When in the foregoing and the following it is spoken of “upper” and “lower” with respect to the steering head, this means the orientation of the steering head or the steering rod, respectively if inclined to the vertical. It is understood that a steering rod extending vertically is no more exactly covered by the above definition. In this case the upper side of a steering head corresponds to the front side and the lower side to the backside. Anyhow, it is possible to also actuate the truck with a vertically extending steering rod.
According to an embodiment of the invention it is particularly advantageous if the key portions or buttons are formed on an integral lever which as a kind of rocker is pivotably supported between the ends thereof at the associated lateral surface of the horn.
A feature of the invention is that the key portions or the rocker may be also actuated from the lower side of the steering head. In case of normal push-buttons or key-elements, an actuation from above or below may control the same function, e.g. a raising or a lowering. This of course is not the case with a rocker. If a rocker is actuated from below on one end from the lower side this corresponds to the same function if the rocker is actuated from above at the other end.
In case a rocker is used according to a further embodiment of the invention it is advantageous if the rotary direction for the grip portion on one hand and the pivoting direction of a rocker on the other hand, is the same. For example, the grip portion can be rotated away from the operator standing on the platform for forward driving. This corresponds to a situation wherein the load bearing means pick up a pallet. A pivoting of the rocker in the same rotary direction results in a lowering of the load bearing means. If, however, the load bearing means is removed from the pallet, the grip portion must be rotated in the opposite direction, i.e. towards the operator. A pivoting of the rocker in the same direction results in a raising of the load bearing means.
An embodiment example is subsequently described along accompanying drawings wherein
While this invention may be embodied in many different forms, there are described in detail herein a specific preferred embodiment of the invention. This description is an exemplification of the principles of the invention and is not intended to limit the invention to the particular embodiment illustrated
On the front side of the truck a load bearing means in form of a load carrying fork is located as can be seen at tine 26. The load fork picks up a pallet 28 upon which a load 30 is positioned. A battery 32 is located between the load bearing means and the truck body 12.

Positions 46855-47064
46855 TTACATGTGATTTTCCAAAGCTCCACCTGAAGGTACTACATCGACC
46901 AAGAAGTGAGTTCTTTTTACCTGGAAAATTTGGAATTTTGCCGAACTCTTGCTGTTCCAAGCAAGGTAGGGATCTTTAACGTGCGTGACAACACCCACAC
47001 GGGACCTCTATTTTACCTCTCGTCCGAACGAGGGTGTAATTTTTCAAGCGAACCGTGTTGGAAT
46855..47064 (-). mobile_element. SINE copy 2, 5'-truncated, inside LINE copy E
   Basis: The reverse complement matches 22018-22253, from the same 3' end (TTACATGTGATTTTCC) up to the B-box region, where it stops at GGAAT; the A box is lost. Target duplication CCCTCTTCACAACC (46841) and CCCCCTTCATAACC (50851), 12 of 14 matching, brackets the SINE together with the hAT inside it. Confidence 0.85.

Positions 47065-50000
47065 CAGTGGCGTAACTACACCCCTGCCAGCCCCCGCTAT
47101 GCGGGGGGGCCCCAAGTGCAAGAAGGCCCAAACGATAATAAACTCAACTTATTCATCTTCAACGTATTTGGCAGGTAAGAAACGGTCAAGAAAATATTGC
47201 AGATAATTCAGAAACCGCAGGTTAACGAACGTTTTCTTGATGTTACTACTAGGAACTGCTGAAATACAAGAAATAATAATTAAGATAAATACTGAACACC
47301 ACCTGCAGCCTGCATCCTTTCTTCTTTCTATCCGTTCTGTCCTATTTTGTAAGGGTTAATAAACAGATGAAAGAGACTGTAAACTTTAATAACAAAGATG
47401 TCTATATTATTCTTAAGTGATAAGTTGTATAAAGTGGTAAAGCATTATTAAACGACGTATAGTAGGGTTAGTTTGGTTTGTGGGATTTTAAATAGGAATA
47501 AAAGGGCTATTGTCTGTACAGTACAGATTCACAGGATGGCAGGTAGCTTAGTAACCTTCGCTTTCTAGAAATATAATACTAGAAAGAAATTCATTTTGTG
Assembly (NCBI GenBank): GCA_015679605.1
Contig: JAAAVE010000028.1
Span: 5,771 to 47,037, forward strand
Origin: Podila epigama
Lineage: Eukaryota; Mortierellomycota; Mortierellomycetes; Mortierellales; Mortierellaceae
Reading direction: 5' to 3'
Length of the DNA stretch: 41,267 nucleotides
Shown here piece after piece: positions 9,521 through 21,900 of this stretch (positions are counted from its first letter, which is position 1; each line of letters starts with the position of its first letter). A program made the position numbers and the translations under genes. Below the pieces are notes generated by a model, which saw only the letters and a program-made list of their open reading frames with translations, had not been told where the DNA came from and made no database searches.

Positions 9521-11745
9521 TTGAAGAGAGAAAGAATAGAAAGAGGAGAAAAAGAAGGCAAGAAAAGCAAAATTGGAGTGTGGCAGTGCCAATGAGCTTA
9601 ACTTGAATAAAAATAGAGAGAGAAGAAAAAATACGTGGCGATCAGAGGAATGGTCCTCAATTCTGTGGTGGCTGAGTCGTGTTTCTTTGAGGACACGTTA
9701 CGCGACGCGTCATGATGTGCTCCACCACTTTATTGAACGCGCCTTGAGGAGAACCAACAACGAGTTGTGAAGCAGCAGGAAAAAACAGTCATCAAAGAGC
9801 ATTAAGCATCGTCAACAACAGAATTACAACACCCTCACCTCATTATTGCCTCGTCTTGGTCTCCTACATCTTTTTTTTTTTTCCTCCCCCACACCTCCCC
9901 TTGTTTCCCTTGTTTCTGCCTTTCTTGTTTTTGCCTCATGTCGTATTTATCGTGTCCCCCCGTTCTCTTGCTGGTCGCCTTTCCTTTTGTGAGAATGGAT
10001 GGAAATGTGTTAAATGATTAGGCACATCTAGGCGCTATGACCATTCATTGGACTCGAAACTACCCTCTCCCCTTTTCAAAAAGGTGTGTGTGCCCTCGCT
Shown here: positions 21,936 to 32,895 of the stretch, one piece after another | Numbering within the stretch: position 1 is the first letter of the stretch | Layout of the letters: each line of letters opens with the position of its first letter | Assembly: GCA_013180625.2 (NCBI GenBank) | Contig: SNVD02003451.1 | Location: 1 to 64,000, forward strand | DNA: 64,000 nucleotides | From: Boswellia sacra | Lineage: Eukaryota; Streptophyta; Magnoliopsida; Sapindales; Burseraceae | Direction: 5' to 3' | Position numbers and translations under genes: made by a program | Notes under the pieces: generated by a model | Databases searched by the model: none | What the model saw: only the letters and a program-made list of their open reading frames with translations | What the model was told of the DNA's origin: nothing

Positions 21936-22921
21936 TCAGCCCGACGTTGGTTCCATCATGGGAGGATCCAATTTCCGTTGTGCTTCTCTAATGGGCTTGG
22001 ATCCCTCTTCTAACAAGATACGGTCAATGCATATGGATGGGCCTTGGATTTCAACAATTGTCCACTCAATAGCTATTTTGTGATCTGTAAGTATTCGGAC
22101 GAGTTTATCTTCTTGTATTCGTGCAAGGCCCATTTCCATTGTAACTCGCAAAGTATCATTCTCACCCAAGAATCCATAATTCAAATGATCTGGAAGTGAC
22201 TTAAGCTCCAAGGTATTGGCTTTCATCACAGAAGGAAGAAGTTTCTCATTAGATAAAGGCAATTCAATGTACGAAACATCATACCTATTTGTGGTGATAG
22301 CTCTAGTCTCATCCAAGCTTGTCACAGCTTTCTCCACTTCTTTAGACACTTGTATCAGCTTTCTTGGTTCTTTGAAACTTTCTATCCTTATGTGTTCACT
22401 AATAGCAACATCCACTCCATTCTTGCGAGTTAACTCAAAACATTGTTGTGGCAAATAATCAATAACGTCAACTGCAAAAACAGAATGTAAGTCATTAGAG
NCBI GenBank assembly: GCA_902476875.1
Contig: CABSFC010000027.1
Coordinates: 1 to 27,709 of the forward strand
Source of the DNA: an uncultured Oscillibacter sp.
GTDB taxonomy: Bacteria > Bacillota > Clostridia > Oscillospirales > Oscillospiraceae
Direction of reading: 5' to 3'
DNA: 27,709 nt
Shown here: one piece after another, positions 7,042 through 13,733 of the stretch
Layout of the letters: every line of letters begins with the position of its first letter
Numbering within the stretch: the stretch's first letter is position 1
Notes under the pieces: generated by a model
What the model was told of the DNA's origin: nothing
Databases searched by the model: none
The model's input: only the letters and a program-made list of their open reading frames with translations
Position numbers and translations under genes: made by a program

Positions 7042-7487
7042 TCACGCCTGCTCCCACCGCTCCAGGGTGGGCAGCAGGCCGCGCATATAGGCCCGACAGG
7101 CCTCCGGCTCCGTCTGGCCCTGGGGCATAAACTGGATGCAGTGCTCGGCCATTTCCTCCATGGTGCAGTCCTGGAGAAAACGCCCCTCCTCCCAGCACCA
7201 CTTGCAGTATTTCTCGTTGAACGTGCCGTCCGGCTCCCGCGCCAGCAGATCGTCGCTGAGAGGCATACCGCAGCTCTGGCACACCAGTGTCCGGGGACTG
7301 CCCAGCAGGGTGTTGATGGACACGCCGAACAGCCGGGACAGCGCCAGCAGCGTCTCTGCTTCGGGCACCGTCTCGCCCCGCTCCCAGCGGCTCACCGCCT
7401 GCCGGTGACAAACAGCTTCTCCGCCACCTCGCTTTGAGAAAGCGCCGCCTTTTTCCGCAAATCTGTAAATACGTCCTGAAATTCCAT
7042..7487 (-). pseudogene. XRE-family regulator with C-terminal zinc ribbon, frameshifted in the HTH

The truck 10 includes a driving motor (not shown) which is controlled from the steering head 20. Furthermore, drive means for raising and lowering the load bearing means are provided. Such drive means are also not shown. No details are to be explained. They are generally known for example by the U.S. Pat. No. 6,382,359 B1 or the other prior art mentioned above.
A steering head 40 as shown in
The steering head 40 includes a transverse portion 42 which is connected with the steering rod not shown and the transverse portion 42 extends transverse to the longitudinal axis of the steering rod. Towards the ends it is narrower if viewed from above and also from lateral. Furthermore, its upper side is convex as can be seen in
As can be seen in
Rockers 54, 56 are supported for a pivoting movement on both sides of horn 44 adjacent to the lateral surfaces thereof. The pivoting axis extends approximately parallel to the rotational axis of the grip portions 46, 48. In
The rockers 54, 56 for example have a shaft which extends into the interior of horn 44 in order to actuate a switch arrangement therein which controls the control device for raising or lowering load bearing means of the truck. The rocker 54, 56 is biased into an intermediate neutral position by a spring arrangement not shown. The upper side of the rockers is adapted to the course of the upper side of horn 44 while the lower side between the ends thereof is concave as shown at 62. The ends of the lower side are spherical at least in lateral view.
In order to actuate rocker 54, 56 from above and also from below, the lever which defines rocker 54, 56 must be elongated so that it sufficiently extends beyond the associated grip portion 46, 48. In order to avoid undesired actuation, the upper side of rocker 54, 56 is slightly below the upper surface of horn 44. Further, the ends of rocker 54, 56 have a significant distance from the end of horn 44.
From the allocation of the movements of grip portion 46, 48 on one side and of rockers 54, 56 on the other side according to
As can be seen, the steering head 40 according to
As already mentioned above, it is spoken of the upper and the lower side of steering head 40. This refers to the geometry of the steering head 40 in an orientation inclined to the vertical as for example shown in
On the upper side of horn 44 two buttons 74 for further functions of the truck not shown are provided. On the rear side of horn 44 a button 66 is provided as a protection against approaching.
The above disclosure is intended to be illustrative and not exhaustive. This description will suggest many variations and alternatives to one of ordinary skill in this art. All these alternatives and variations are intended to be included within the scope of the claims where the term “comprising” means “including, but not limited to”. Those familiar with the art may recognize other equivalents to the specific embodiments described herein which equivalents are also intended to be encompassed by the claims.
This completes the description of the preferred and alternate embodiments of the invention. Those skilled in the art may recognize other equivalents to the specific embodiment described herein which equivalents are intended to be encompassed by the claims attached hereto.